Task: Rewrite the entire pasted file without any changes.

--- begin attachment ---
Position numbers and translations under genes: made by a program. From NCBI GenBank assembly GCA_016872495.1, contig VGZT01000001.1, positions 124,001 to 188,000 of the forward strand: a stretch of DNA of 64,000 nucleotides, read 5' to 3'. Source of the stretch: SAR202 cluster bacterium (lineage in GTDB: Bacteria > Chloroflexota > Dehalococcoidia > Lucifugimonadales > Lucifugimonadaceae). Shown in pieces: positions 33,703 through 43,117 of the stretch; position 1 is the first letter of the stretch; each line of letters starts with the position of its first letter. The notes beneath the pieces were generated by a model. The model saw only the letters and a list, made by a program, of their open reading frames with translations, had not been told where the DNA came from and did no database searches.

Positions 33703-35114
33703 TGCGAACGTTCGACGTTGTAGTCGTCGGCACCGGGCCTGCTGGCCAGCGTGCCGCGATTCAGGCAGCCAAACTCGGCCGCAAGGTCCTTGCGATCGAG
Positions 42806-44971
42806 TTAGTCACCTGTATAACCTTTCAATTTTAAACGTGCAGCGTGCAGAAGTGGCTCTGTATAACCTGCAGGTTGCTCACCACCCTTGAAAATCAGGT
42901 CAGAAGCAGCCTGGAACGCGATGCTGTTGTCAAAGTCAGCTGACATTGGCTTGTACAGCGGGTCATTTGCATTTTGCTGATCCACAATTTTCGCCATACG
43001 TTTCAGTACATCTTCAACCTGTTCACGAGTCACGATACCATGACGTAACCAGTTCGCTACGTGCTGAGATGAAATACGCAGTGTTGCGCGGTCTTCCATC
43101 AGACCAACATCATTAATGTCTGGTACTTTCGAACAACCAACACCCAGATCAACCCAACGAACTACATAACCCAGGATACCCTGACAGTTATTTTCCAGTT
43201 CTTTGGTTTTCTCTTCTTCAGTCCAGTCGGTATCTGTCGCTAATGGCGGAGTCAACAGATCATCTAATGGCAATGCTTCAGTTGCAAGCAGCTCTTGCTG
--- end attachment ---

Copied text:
Position numbers and translations under genes: made by a program. From NCBI GenBank assembly GCA_016872495.1, contig VGZT01000001.1, positions 124,001 to 188,000 of the forward strand: a stretch of DNA of 64,000 nucleotides, read 5' to 3'. Source of the stretch: SAR202 cluster bacterium (lineage in GTDB: Bacteria > Chloroflexota > Dehalococcoidia > Lucifugimonadales > Lucifugimonadaceae). Shown in pieces: positions 33,703 through 43,117 of the stretch; position 1 is the first letter of the stretch; each line of letters starts with the position of its first letter. The notes beneath the pieces were generated by a model. The model saw only the letters and a list, made by a program, of their open reading frames with translations, had not been told where the DNA came from and did no database searches.

Positions 33703-35114
33703 TGCGAACGTTCGACGTTGTAGTCGTCGGCACCGGGCCTGCTGGCCAGCGTGCCGCGATTCAGGCAGCCAAACTCGGCCGCAAGGTCCTTGCGATCGAG
Positions 42806-44971
42806 TTAGTCACCTGTATAACCTTTCAATTTTAAACGTGCAGCGTGCAGAAGTGGCTCTGTATAACCTGCAGGTTGCTCACCACCCTTGAAAATCAGGT
42901 CAGAAGCAGCCTGGAACGCGATGCTGTTGTCAAAGTCAGCTGACATTGGCTTGTACAGCGGGTCATTTGCATTTTGCTGATCCACAATTTTCGCCATACG
43001 TTTCAGTACATCTTCAACCTGTTCACGAGTCACGATACCATGACGTAACCAGTTCGCTACGTGCTGAGATGAAATACGCAGTGTTGCGCGGTCTTCCATC
43101 AGACCAACATCATTAATGTCTGGTACTTTCGAACAACCAACACCCAGATCAACCCAACGAACTACATAACCCAGGATACCCTGACAGTTATTTTCCAGTT
43201 CTTTGGTTTTCTCTTCTTCAGTCCAGTCGGTATCTGTCGCTAATGGCGGAGTCAACAGATCATCTAATGGCAATGCTTCAGTTGCAAGCAGCTCTTGCTG